Works Cited

Jensen, Michael J. “Big Data: Methods for Collection and Analysis.” In Theory and Methods in Political Science, edited by Vivien Lowndes, David Marsh, and Gerry Stoker, 4th ed., 306–20. London, UK: Palgrave Macmillan UK, 2018.

Abramson, Ashley. “How COVID-19 May Increase Domestic Violence and Child Abuse.” American Psychological Association, American Psychological Association, www.apa.org/topics/covid-19/domestic-violence-child-abuse.

Coyne, Marley. “Crime Rates Across U.S. Drop Amid The Coronavirus Pandemic.” Forbes, Forbes Magazine, 11 Apr. 2020, www.forbes.com/sites/marleycoyne/2020/04/11/crime-rates-across-us-drop-amid-the-coronavirus-pandemic/.

Lederer, Edith M. “Crime Drops Around the World as COVID-19 Keeps People Inside.” Time, Time, 11 Apr. 2020, time.com/5819507/crime-drop-coronavirus/.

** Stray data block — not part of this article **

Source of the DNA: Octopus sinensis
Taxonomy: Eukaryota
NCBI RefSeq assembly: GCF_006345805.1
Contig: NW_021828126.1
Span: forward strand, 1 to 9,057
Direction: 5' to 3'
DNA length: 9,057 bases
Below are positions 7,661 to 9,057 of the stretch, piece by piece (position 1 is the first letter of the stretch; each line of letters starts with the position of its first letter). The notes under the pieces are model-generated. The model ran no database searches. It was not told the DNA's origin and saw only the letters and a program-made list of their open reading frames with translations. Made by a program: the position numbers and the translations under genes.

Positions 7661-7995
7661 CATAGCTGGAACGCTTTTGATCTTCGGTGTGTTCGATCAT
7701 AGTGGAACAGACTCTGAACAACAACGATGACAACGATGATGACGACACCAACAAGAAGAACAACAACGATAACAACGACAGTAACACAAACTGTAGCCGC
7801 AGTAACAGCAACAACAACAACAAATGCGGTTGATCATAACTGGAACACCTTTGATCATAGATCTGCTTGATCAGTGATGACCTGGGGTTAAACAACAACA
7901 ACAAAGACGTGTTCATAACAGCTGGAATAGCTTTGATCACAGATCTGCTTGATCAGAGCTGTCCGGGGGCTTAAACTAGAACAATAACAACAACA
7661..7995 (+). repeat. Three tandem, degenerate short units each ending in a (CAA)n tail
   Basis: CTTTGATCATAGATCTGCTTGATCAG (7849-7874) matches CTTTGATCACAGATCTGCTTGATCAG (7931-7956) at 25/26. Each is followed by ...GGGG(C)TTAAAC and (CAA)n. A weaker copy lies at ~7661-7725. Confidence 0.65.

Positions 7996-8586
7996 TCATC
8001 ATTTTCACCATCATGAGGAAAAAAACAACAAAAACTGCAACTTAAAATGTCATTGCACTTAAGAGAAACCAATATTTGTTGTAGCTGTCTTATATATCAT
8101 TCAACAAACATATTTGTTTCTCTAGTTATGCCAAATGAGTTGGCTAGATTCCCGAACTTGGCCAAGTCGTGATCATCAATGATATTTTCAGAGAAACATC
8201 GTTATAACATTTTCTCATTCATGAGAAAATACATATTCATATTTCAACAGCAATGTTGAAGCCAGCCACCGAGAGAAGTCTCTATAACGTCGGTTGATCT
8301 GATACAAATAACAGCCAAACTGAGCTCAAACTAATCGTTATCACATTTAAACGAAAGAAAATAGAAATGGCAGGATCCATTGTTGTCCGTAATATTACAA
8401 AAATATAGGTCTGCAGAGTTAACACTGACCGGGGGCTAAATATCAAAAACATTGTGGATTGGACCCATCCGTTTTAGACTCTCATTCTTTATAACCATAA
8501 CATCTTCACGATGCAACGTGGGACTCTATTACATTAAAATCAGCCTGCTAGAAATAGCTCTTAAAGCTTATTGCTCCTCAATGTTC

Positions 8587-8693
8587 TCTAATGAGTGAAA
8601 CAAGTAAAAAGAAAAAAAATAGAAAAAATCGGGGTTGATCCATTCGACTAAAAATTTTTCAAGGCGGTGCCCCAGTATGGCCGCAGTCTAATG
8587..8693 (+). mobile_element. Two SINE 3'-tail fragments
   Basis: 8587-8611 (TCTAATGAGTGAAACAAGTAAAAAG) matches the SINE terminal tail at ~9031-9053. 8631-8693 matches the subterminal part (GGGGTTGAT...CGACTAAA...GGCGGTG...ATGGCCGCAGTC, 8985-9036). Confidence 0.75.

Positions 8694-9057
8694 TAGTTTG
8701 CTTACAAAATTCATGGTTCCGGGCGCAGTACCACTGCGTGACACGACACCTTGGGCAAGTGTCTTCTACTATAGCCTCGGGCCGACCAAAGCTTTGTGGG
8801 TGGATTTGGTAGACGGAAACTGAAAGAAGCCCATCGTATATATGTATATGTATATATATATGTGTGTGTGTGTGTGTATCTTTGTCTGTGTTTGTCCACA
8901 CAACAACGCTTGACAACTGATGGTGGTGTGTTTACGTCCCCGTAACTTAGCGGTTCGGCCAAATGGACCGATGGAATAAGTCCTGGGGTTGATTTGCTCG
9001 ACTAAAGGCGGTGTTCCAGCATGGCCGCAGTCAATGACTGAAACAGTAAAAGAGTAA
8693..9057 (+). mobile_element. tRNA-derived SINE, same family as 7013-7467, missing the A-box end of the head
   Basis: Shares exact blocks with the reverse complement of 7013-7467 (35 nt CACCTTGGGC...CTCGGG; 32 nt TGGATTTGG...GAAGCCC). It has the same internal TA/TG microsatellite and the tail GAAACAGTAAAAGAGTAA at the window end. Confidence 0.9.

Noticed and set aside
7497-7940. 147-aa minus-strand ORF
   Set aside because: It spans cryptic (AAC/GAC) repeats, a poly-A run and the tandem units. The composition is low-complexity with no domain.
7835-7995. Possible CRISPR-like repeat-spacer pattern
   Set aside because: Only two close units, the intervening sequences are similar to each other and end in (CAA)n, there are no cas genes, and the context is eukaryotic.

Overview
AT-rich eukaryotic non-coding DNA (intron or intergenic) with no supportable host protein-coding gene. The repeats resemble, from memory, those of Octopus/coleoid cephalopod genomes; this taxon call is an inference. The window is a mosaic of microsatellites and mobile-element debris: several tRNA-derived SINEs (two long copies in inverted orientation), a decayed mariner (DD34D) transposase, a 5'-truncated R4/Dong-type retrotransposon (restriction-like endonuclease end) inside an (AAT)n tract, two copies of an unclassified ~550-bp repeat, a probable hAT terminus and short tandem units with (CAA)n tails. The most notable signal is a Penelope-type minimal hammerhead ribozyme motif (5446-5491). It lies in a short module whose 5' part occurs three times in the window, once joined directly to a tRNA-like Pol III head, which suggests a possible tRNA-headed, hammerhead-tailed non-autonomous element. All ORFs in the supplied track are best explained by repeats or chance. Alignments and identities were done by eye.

NBC. “Uptick in Murders and Burglaries Driving Crime in NYC During COVID-19 Pandemic: NYPD.” NBC New York, NBC New York, 4 May 2020, www.nbcnewyork.com/news/local/crime-and-courts/crime-in-nyc-continues-to-plummet-amid-covid-19-but-uptick-in-murders-and-burglaries-seen/2401556/.

Nolan, Tom. “What Policing during the Pandemic Reveals about Crime Rates and Arrests.” PBS, Public Broadcasting Service, 15 Apr. 2020, www.pbs.org/newshour/nation/what-policing-during-the-pandemic-reveals-about-crime-rates-and-arrests.